Will Phase 2 and 3 property owners have to pay for a 10 million-gallon recycled water storage tank?
There is no intention to build a 10 million-gallon recycled water storage tank as part of any phase of the project. Reference in the EIR to this amount of storage is because the Regional Water Quality Control Board asked the City to explore different storage scenarios as part of studies and reports it requested.

Maximizing reuse of recycled water is one of the project objectives. Although availability of 10 million gallons of storage would allow for maximum reuse of the recycled water produced by the treatment facility, maximized reuse is not feasible and not needed to make the project ‘work.’ Extensive field testing and modeling of the groundwater basin indicate that there is sufficient injection capacity to dispose of the total volume of effluent from all phases of the project, assuming zero recycled water use.

The siting difficulties and expense of providing 10 million gallons of storage would jeopardize the feasibility of the project, and is not an essential part of the project. Therefore, it is not a recommended project component.

When the project moves into Phase 2 (or when it moves into Phase 3), additional recycled water storage may be considered, but would only be implemented if acceptable sites are found in proximity to areas that would use the recycled water. This may require additional environmental (i.e., CEQA) documentation, depending on the site sizes, locations, etc.

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1. Why is the City making property owners connect to the sewer project?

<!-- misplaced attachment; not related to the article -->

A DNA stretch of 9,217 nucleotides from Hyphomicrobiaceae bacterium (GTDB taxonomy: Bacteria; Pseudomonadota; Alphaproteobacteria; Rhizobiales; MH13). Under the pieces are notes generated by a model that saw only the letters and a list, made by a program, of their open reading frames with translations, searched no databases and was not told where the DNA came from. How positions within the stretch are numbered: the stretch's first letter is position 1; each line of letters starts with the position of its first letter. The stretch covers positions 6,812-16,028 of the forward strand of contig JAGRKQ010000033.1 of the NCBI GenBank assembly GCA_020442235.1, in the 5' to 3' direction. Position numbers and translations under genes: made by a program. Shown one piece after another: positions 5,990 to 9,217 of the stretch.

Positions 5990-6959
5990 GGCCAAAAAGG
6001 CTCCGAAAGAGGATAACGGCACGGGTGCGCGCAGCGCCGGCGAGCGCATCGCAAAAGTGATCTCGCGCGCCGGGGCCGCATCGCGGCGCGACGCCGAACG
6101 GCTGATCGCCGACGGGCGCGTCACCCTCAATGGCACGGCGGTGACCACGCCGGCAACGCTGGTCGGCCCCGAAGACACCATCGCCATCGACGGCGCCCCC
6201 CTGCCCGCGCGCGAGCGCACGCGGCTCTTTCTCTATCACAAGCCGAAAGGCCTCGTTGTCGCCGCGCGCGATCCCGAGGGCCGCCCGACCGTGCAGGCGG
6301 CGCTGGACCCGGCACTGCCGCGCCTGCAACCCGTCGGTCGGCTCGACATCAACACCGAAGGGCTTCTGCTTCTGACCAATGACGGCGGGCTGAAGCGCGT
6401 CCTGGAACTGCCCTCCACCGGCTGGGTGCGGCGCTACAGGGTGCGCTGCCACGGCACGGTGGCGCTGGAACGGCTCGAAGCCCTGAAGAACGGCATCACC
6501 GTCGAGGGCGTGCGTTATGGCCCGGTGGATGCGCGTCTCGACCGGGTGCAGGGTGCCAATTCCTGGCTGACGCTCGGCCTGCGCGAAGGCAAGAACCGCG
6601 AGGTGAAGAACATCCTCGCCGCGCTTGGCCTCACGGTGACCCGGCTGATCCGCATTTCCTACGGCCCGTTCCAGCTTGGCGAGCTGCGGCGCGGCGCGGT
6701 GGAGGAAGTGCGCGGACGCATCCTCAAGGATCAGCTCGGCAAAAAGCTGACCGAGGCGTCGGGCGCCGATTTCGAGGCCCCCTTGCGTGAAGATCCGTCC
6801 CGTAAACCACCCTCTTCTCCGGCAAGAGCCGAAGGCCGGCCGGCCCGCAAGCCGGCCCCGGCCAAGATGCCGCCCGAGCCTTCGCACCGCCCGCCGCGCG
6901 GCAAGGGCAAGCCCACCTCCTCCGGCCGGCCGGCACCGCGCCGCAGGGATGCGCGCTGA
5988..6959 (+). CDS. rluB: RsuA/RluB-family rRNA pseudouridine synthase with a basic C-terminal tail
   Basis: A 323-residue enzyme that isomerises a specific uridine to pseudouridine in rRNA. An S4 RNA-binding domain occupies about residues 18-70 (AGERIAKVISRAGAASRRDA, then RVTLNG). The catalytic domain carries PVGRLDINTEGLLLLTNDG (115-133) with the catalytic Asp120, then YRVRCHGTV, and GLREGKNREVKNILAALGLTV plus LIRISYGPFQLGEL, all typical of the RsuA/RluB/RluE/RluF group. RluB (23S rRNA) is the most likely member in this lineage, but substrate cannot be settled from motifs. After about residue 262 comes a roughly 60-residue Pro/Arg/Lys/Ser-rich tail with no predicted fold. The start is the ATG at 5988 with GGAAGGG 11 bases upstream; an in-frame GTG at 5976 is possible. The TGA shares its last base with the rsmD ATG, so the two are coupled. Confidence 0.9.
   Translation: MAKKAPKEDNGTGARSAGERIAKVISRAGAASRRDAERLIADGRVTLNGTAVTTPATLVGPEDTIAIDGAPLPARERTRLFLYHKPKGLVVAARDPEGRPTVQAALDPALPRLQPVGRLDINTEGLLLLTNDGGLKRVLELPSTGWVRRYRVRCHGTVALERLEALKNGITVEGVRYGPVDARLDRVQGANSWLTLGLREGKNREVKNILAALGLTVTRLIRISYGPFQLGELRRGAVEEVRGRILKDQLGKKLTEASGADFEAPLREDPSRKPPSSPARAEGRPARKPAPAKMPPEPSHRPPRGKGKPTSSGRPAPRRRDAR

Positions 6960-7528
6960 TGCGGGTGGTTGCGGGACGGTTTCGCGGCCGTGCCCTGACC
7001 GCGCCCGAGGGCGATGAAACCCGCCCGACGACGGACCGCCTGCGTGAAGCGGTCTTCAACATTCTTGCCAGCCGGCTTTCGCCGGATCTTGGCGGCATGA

2. What is the scientific basis for implementing this project? How do we know it will work to clean up Malibu Creek and Lagoon?
3. Why is the Winter Canyon property the preferred site for the treatment plant? Why were other sites rejected?
4. How is it safe to locate a treatment plant across the street from a school and dense multifamily development? What other examples are there of treatment plants being sited in this type of location?
5. Was any consideration given to the effects the new treatment plant will have on property values for residents across the street?
6. What are the water quality standards that will be met for treated wastewater that is used for recycling and for dispersal into the lower aquifer that flows to the ocean?
7. Are there airborne pathogens or odors that will leave the treatment plant site and affect the schools / residences across the street?
8. Are there violations in effect for the two other treatment plants- the County-operated plant serving the condominiums and the former plant on the new CCWTF site?
9. Will any parking spaces lost to the injection well installation on Malibu Road be replaced?
10. Does the Phase 1 project include storage for delivery of recycled water to properties for irrigation?
11. Will Phase 2 and 3 property owners have to pay for a 10 million-gallon recycled water storage tank?
12. Will Phase 2 and 3 property owners be paying for infrastructure, including recycled water storage, required for Phase 1?
13. Will Serra Canyon households be charged for use of recycled water? If Serra Canyon does not vote to hook up in Phase 2, will there be any change to the recycled water dispersal plans or constraints fo
14. How far do the Phase 1 collection and distribution systems extend?
15. Serra property owners commissioned a study that shows no impact on Malibu Creek and Malibu Lagoon from these properties. Why is the City requiring them to be in the prohibition zone?
16. What infrastructure will be in the floodplain and how protected is this infrastructure?
17. What happens if there is a major earthquake?
18. What will prevent sewage or treatment chemicals from spilling into the wetlands on the treatment plant site, or flowing under Pacific Coast Hwy, if there is a power outage or a major backup?
19. What about homes that sit below the level of the street, such as in the Malibu Knolls area?